MAC Address as a Key for Data Encryption
Dr. Mohammed Abbas Fadhil Al-Husainy Department of multimedia systems, faculty of science and information technology,
Al-Zaytoonah University of Jordan. Amman, Jordan
Abstract- In computer networking, the Media Access Control (MAC) address is a unique value associated with a network adapter. MAC addresses are also known as hardware addresses or physical addresses. TCP/IP and other mainstream networking architectures generally adopt the OSI model. MAC addresses function at the data link layer (layer 2 in the OSI model). They allow computers to uniquely identify themselves on a network at this relatively low level. In this paper, suggested data encryption technique is presented by using the MAC address as a key that is used to authenticate the receiver device like PC, mobile phone, laptop or any other devices that is connected to the network. This technique was tested on some data, visual and numerical measurements were used to check the strength and performance of the technique. The experiments showed that the suggested technique can be used easily to encrypt data that is transmitted through networks. Keywords: Crossover, Mutation, Information Security, Random, Distortion
Because of greater demand in digital signal transmission in recent time, the problem of illegal data access from unauthorized persons becomes need intelligent and quick solution. Accordingly, the data security has become a critical and imperative issue in multimedia data transmission applications. In order to protect valuable information from undesirable users or against illegal reproduction and modifications, various types of cryptographic/encryption schemes are needed. Cryptography offers efficient solutions to protect sensitive information in a large number of applications including personal data security, medical records, network security, internet security, diplomatic and military communications security, etc. through the processes of encryption/decryption. Cryptography contains two basic processes: one process is when recognizable data, called plain data, is transformed into an unrecognizable form, called cipher data. To transform data in this way is called to encipher the data or encryption. The second process is when the cipher data is transformed back to the original plain data, this is called to decipher, or decrypting the data. To be able to determine if a user is allowed to access information a key is often used. Once a key has been used to encipher information, only someone who knows the correct key can decipher the encrypted data. The key is the foundation of most data encryptions algorithms today. A good encryption algorithm should still be secure even if the algorithm is known [1-5]. Encryption is the process of transforming the information to insure its security. With the huge growth of computer networks and the latest advances in digital technologies, a huge amount of digital data is being exchanged over various types of networks. It is often true that a large part of this information is either confidential or private. As a result, different security techniques have been used to provide the required protection . MAC addresses are 12-digit hexadecimal numbers (48 bits in length). By convention, MAC addresses are usually written in one of the following two formats:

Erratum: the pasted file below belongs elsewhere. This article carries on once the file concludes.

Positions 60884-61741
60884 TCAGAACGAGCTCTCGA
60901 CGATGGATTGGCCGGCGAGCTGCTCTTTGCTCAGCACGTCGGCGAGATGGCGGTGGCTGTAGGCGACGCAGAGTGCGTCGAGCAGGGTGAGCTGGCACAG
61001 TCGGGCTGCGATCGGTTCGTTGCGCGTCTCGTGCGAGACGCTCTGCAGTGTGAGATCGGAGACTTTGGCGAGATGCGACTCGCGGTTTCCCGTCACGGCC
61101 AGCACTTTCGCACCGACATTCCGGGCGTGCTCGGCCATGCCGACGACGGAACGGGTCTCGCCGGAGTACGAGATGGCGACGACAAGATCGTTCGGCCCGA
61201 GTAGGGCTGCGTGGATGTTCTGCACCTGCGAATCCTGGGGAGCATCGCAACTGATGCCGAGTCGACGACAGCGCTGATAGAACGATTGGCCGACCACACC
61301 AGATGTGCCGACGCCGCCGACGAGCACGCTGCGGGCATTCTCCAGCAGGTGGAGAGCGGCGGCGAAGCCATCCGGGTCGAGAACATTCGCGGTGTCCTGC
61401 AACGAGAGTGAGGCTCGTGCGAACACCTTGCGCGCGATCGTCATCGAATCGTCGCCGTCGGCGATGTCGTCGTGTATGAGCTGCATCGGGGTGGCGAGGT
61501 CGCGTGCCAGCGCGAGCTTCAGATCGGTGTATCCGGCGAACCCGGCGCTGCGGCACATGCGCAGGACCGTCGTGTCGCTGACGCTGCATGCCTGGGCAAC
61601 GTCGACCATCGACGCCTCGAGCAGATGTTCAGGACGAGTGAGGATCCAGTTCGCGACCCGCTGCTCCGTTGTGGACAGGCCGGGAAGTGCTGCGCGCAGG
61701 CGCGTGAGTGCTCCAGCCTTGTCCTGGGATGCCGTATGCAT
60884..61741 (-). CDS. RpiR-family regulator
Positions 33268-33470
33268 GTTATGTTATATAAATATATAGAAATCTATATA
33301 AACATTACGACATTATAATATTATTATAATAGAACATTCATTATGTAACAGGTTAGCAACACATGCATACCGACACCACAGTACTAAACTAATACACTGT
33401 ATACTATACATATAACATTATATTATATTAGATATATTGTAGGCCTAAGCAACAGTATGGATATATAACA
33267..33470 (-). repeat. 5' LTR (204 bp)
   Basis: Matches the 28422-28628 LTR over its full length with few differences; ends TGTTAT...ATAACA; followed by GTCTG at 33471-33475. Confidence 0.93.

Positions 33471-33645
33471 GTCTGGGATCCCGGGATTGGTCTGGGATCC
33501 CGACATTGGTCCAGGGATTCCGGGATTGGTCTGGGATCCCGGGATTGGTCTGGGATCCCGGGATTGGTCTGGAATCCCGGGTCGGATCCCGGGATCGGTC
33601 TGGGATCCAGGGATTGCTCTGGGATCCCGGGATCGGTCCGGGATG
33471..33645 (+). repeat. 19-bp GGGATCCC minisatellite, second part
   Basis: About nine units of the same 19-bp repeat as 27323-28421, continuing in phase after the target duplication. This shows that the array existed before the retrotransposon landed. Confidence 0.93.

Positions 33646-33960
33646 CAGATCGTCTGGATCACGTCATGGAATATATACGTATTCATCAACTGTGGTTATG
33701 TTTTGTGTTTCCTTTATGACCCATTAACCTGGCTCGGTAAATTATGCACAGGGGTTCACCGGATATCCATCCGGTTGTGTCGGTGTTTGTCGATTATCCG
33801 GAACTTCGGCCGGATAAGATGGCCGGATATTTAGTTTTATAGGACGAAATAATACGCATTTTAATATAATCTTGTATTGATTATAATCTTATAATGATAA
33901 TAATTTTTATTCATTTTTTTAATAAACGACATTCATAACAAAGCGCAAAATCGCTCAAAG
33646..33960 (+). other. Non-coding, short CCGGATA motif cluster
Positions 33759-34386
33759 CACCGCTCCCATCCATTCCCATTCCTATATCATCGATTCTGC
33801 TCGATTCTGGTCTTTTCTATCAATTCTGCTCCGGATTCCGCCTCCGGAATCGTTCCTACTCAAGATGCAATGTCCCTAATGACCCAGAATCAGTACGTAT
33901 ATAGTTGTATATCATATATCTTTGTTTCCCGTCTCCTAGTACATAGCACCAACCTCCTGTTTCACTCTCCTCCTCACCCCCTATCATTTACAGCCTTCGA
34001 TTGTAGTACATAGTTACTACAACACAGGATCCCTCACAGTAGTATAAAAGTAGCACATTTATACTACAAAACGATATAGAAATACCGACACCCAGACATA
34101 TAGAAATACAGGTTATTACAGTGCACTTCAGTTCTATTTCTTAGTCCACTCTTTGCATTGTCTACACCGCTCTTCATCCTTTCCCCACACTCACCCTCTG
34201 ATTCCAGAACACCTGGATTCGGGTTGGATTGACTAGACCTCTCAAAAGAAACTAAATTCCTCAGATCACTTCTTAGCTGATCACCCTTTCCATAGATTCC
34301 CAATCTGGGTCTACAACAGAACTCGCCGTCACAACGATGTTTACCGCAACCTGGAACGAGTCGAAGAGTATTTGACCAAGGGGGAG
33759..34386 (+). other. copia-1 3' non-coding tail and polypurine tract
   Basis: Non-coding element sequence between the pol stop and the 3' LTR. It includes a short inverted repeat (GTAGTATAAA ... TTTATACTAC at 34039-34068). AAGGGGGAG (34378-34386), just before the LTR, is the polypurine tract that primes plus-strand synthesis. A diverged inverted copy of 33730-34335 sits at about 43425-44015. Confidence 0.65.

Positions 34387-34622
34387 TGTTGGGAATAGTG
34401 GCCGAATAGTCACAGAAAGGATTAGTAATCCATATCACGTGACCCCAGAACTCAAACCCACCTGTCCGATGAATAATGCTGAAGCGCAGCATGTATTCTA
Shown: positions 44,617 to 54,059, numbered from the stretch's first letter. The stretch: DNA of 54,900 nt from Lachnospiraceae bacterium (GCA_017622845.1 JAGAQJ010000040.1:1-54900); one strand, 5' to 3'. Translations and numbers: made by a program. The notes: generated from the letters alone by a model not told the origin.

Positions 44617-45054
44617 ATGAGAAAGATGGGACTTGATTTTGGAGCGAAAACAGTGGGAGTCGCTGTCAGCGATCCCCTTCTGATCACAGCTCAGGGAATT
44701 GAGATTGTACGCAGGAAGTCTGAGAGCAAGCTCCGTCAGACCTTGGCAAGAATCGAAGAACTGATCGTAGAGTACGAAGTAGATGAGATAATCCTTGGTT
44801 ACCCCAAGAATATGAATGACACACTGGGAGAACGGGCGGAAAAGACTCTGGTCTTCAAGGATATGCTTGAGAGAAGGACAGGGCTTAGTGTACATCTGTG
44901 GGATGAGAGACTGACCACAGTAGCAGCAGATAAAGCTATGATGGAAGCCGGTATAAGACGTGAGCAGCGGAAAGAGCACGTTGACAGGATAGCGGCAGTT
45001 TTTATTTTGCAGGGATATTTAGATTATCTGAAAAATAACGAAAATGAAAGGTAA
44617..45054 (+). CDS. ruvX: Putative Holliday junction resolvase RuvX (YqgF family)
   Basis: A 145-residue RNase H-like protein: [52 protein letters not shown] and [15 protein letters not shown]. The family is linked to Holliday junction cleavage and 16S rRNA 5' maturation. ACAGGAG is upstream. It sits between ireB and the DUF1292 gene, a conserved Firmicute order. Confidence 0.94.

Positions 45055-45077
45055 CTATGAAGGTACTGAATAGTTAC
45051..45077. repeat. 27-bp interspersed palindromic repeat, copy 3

The first half of a MAC address contains the ID number of the adapter manufacturer. These IDs are regulated by an Internet standards body (see sidebar). The second half of a MAC address represents the serial number assigned to the adapter by the manufacturer. In the example: (00:A0:C9:14:C8:29), The prefix 00A0C9 indicates the manufacturer is Intel Corporation.MAC address spoofing is a synonym for taking over the identity of network interface controllers (NIC). Every single networking device is equipped with a globally unique hardware address called MAC address. The uniqueness of MAC addresses is essential in all phases of network communication because they map all upper-layer identifiers, e.g. IP addresses, to particular network interfaces.
(IJCSIS) International Journal of Computer Science and Information Security, Vol. 11, No. 11, November 201383http://sites.google.com/site/ijcsis/ ISSN 1947-5500